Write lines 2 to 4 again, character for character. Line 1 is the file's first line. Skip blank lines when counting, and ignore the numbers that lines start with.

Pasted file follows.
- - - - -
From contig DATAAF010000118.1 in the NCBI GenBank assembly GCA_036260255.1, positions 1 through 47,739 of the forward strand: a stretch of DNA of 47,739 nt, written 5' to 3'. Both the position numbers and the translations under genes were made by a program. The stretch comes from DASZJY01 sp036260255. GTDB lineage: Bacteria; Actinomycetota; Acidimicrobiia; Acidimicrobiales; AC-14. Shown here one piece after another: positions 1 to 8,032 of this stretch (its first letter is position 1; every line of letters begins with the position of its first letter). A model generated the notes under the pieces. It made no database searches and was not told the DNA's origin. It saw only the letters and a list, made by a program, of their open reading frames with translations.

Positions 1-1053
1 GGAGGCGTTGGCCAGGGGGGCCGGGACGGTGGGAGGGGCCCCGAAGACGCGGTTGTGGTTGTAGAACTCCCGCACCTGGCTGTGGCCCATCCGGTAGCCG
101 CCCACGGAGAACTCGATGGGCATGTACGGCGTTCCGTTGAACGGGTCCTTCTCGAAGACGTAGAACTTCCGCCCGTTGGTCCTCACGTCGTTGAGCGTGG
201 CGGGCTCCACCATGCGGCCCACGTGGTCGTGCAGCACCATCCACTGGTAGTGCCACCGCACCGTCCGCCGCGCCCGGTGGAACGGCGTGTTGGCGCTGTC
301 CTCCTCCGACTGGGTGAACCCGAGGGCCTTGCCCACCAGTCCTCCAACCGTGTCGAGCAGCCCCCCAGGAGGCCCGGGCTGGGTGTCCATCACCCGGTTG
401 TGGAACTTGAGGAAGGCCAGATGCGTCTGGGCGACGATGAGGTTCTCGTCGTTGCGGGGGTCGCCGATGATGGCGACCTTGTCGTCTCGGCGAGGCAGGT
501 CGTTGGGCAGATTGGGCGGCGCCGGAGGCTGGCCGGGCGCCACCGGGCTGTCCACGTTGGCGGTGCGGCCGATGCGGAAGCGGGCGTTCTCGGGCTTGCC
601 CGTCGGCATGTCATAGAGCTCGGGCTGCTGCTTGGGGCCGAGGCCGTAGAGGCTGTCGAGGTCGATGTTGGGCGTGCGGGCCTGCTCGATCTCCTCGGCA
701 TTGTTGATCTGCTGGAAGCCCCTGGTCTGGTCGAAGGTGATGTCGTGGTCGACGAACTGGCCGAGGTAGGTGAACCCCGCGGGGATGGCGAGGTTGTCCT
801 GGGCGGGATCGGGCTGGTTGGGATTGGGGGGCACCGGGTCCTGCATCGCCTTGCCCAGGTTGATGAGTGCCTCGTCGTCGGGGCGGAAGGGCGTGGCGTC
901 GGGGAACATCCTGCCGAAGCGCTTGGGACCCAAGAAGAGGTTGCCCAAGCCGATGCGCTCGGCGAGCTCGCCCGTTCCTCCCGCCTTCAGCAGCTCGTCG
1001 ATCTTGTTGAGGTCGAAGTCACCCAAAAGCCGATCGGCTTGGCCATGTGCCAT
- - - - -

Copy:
Positions 1-1053
1 GGAGGCGTTGGCCAGGGGGGCCGGGACGGTGGGAGGGGCCCCGAAGACGCGGTTGTGGTTGTAGAACTCCCGCACCTGGCTGTGGCCCATCCGGTAGCCG
101 CCCACGGAGAACTCGATGGGCATGTACGGCGTTCCGTTGAACGGGTCCTTCTCGAAGACGTAGAACTTCCGCCCGTTGGTCCTCACGTCGTTGAGCGTGG